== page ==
As Maurice and the rats battle for their very survival, a number of provocative themes surface: life after death, good versus evil, and the sacrifice of the few for the many. But be forewarned -- those in search of lighter fare in these troubled times may not find what they are looking for in Pratchett's vision Despite plenty of razor-sharp wit and lighthearted moments, this tale has an underbelly as dark as the tunnels beneath Bad Blintz. Though The Amazing Maurice and His Educated Rodents is deeply witty and engaging, some readers may find parts of the story -- descriptions of how some of the rats die and how others eat their dead -- rather intense. (Beth Amos)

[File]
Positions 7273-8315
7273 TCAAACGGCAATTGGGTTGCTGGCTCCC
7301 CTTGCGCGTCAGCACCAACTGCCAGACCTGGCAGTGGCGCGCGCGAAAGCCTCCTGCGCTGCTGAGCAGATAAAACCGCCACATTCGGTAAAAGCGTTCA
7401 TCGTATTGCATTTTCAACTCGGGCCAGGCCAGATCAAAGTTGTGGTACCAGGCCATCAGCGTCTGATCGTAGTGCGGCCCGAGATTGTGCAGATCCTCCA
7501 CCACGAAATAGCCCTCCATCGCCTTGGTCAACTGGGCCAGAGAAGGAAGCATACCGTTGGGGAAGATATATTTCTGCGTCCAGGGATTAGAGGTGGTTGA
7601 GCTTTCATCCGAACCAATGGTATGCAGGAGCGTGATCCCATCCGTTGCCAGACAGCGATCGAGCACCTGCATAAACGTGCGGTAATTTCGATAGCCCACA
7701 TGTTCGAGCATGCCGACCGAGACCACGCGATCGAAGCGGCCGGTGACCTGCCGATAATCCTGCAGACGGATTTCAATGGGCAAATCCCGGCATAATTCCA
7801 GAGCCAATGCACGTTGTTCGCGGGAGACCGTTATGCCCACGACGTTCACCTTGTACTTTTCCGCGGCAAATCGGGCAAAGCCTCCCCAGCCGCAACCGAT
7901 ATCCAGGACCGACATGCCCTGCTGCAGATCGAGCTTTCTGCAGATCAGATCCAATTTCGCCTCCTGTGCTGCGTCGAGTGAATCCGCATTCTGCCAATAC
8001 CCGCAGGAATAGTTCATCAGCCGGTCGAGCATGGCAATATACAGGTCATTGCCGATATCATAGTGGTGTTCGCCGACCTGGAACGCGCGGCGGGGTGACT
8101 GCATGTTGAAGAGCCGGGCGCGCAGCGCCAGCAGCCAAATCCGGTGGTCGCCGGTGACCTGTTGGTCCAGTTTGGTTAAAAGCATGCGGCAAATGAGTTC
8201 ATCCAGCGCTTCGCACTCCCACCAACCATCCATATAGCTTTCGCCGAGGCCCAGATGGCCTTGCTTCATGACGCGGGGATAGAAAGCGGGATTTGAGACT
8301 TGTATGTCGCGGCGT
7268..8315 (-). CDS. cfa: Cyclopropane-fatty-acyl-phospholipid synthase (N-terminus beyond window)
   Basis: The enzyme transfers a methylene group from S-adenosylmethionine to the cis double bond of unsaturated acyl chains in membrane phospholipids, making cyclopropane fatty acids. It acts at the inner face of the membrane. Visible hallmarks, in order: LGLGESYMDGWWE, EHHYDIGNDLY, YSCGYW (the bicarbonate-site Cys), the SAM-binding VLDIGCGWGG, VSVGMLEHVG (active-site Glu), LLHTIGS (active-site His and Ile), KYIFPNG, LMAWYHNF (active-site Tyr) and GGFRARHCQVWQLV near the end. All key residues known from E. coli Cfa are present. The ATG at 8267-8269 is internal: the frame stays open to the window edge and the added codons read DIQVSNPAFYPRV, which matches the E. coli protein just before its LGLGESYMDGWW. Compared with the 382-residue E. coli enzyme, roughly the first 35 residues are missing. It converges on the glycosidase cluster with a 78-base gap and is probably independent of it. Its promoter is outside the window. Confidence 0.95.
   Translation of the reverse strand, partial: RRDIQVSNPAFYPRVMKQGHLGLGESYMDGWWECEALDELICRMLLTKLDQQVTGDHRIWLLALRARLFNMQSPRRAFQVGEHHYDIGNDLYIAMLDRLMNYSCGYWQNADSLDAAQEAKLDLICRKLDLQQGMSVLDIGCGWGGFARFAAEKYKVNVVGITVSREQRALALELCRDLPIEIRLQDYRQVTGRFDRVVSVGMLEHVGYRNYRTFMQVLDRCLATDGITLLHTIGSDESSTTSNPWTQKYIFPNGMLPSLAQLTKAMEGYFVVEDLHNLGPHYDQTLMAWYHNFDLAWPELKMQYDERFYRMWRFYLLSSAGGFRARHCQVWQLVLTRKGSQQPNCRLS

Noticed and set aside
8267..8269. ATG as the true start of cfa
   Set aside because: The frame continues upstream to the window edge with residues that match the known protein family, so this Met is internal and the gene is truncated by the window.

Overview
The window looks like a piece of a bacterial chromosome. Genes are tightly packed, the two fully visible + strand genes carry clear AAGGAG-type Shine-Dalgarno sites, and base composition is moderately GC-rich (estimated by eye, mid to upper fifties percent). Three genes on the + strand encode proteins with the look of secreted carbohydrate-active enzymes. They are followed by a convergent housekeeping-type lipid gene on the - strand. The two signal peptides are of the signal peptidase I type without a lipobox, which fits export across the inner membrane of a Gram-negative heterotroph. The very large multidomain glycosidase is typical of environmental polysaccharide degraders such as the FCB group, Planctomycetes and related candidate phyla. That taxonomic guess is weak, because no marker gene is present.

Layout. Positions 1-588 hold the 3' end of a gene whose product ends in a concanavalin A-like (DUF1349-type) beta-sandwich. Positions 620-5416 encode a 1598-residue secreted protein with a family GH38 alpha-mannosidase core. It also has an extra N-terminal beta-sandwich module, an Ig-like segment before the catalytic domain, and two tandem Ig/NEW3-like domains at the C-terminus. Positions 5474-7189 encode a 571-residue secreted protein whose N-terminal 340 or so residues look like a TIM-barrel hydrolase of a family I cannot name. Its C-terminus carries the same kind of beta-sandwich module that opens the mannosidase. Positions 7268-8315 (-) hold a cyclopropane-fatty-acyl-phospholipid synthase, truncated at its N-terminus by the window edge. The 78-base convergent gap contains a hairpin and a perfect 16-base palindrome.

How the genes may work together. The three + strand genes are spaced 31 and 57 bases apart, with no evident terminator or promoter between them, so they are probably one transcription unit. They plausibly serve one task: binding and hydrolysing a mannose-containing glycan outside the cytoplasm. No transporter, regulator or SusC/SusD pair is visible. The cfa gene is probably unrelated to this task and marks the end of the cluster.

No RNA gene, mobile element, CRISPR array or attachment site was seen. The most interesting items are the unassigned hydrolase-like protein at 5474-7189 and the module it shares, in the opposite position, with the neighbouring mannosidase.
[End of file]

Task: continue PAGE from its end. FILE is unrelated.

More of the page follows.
The Birthday Ball
by Lois Lowry , Jules Feiffer (Illustrator)
Princess Patricia Priscilla is bored with her royal life and the excitement surrounding her sixteenth birthday ball. Doomed to endure courtship by three grotesquely unappealing noblemen, she escapes her fate—for a week. Disguised as a peasant, she attends the village school as the smart new girl, “Pat,” and attracts friends and the attention of the handsome schoolmaster. Disgusting suitors, lovable peasants, and the clueless king and queen collide at the ball, where Princess Patricia Priscilla calls the shots. What began as a cure for boredom becomes a chance for Princess Patricia Priscilla to break the rules and marry the man she loves.
The Last Hero (Discworld #27)